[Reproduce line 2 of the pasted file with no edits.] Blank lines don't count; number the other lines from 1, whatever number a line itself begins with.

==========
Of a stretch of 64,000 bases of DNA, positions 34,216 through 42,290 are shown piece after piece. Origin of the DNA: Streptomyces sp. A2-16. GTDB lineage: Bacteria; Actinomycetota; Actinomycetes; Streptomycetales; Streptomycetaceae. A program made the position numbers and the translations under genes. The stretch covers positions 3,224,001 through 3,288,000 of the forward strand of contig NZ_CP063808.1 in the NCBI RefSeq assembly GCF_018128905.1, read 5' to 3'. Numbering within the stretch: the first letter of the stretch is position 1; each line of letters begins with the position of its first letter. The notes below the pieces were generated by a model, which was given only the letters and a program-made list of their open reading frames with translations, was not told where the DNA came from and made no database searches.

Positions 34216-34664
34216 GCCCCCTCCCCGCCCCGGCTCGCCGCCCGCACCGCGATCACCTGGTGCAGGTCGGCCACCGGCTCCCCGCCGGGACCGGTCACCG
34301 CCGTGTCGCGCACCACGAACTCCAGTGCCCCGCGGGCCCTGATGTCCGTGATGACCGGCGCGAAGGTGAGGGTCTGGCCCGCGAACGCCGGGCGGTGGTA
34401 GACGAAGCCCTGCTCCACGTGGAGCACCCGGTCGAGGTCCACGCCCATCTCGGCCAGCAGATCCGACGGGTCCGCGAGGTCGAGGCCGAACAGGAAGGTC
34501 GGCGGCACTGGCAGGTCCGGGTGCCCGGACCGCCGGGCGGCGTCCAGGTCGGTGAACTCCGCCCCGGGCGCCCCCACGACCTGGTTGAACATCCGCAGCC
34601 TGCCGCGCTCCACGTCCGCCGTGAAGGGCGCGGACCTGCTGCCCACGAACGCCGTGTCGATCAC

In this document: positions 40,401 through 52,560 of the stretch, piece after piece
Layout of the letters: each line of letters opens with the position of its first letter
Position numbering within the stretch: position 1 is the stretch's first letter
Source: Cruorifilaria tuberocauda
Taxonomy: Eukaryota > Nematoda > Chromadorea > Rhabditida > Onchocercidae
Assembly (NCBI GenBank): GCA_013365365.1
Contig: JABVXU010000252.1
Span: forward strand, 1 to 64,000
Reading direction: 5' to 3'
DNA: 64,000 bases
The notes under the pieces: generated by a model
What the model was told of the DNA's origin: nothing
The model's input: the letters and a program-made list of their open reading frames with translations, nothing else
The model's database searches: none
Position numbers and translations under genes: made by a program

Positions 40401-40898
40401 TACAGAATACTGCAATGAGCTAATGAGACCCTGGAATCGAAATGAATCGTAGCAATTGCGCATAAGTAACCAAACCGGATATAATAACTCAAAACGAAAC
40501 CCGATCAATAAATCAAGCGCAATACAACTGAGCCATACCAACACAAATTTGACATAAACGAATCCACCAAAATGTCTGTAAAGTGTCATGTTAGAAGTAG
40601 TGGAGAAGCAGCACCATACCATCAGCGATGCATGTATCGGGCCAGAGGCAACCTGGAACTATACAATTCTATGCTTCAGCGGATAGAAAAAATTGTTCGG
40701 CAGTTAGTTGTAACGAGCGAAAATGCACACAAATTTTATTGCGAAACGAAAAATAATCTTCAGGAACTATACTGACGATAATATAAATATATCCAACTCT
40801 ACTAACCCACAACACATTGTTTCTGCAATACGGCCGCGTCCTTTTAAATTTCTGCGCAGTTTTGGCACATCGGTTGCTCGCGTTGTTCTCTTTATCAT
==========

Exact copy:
Positions 34216-34664